I have been a member of the Washington State Traffic Safety Commission (WTSC)–led Young Driver Task Force since 2012. Along with fellow citizen Mark Butcher, we are the recipients of a 2015 WTSC Target Zero Award and the 2017 NHTSA Public Service Award for our work in reducing young driver collisions and fatalities in our state.
I also write extensively for the BMW Car Club of America, with a monthly street driving column in its national magazine Roundel, and also pen a similar column for Zündfolge, the magazine of its Puget Sound Region chapter. Other writing credentials include Roadio.com, an online magazine for UK driving instructors and an article cowritten with Candace Lightner, the founder of MADD, on the subject of drugged driving. I also Tweet daily driving news links and tips on Twitter at @DrivingReal.
Last but not least, I’m a bit of a car club slut. Besides belonging to the local Puget Sound BMW CCA chapter, I’m also a long-time Audi Club NW member and served a three-year stint as the newsletter editor for Fiat Enthusiasts NW.
What's the Goal of Driving in the Real World?
Through this blog, social media, ebook, upcoming subscription newsletter, and resources, Driving in the Real World® offers high-quality tips, techniques, and reflections on street driving that will help you become a better driver and may even save your life and that of others.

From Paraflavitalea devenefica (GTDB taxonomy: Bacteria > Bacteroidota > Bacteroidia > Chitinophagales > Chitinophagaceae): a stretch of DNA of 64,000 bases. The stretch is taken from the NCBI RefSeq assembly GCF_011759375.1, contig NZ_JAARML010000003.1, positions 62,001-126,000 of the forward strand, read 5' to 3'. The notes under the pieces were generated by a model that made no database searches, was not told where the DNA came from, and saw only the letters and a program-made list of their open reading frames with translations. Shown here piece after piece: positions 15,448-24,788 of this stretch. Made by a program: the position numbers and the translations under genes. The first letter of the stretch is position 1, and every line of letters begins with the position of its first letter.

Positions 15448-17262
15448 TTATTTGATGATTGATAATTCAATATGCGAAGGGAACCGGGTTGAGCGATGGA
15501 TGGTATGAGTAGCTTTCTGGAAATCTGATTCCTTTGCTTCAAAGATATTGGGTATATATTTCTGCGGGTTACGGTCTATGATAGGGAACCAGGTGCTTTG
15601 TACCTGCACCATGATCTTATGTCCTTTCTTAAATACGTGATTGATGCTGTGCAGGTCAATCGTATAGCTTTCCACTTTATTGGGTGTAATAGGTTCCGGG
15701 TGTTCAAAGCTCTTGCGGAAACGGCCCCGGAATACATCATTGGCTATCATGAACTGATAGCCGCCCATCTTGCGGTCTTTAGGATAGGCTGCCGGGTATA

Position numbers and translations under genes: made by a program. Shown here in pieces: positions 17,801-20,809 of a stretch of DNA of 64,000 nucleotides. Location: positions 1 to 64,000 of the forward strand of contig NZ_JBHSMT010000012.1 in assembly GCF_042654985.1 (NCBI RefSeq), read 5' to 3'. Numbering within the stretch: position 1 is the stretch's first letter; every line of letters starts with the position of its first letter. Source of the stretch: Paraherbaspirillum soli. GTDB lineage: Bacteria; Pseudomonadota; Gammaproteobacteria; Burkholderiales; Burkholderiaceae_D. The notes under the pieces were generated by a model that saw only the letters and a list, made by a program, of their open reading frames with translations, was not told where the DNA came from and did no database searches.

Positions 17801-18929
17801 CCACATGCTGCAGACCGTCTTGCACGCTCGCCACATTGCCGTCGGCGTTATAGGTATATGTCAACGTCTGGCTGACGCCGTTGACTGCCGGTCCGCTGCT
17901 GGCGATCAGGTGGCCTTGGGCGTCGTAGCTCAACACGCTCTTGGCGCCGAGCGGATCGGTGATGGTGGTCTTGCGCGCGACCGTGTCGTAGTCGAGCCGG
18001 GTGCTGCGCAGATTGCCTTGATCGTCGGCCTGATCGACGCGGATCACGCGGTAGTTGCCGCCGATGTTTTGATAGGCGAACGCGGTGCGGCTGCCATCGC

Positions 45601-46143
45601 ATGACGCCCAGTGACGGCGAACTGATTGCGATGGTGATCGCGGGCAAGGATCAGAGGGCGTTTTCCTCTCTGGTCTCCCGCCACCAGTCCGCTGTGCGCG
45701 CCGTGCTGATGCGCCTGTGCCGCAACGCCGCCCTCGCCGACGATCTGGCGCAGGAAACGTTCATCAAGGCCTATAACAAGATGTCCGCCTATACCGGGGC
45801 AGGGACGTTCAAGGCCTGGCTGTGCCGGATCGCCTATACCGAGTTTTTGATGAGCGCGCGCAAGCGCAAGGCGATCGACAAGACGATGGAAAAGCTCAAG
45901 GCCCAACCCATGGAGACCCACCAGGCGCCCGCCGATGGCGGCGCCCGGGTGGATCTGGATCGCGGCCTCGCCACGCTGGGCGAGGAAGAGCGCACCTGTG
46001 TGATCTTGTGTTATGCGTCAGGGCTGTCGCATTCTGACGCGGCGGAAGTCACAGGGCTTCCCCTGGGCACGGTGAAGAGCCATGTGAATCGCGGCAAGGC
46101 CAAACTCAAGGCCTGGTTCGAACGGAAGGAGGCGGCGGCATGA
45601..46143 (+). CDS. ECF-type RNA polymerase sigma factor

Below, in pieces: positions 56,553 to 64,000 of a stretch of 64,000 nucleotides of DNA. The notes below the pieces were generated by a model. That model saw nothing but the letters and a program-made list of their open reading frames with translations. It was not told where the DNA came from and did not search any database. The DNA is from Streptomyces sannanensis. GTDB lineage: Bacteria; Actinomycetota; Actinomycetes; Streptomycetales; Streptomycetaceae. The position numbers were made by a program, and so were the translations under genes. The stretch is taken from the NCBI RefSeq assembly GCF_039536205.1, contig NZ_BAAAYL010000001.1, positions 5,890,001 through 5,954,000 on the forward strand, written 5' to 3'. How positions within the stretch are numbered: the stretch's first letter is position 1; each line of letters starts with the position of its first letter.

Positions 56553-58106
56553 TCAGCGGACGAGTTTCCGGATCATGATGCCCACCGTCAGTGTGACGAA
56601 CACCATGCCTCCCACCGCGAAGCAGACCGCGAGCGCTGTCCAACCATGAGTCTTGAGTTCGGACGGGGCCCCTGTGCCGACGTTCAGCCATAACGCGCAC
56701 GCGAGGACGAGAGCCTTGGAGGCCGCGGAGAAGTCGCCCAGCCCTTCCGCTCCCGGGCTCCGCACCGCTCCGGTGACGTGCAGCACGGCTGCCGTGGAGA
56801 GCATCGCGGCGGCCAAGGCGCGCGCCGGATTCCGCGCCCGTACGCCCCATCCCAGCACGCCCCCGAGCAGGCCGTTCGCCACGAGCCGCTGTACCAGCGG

The US ranks nearly at the very bottom internationally among developed countries when it comes to traffic safety and road fatalities. To combat this, we need to make it socially unacceptable to be a bad driver in America, regardless of the cause. We must totally rethink how we drive, how we teach new drivers, and make the US driving test something to actually be respected. Driver education should also be a lifelong learning process. And I believe that it can be achieved in far more enjoyable and experiential ways than done now.
Many people don’t realize this, but what makes you a better driver also improves you in many other areas of life. This involves honestly self-examining our core values as individuals and a society, understanding why we’re often resistant to positive change, and tackling traffic safety as an entire ecosystem, not as disparate parts to be addressed piecemeal as political will and funding whims allow.
As the founder of DITRW,® I hope to inspire and embolden others who are dissatisfied with our current US traffic safety scene to take a different look at why we’re failing so miserably, question it, and then act. Many times, the key lies in not understanding the problem enough to know which questions to even ask. Let’s get curious enough to explore, serious enough to inquire, and brave enough to tackle.
My Curriculum Vitae
What Do You Drive?
My “mistress car” is a highly spirited, immensely fun E90 2009 BMW 335xi coupe, on which I’m learning to master stick-shift driving—in stop-and-go Seattle traffic and steep hills as well as on the racetrack. When I’m on cross-country tours for my cookbook, my “good-wife” car is a 2016 Subaru Outback, affectionately nicknamed “Nelly,” in which I’m having fun figuring out how to outwit her driving assistance technologies. You can read more about how these cars change my driving behavior in my blog post “Driving Miss Nelly.”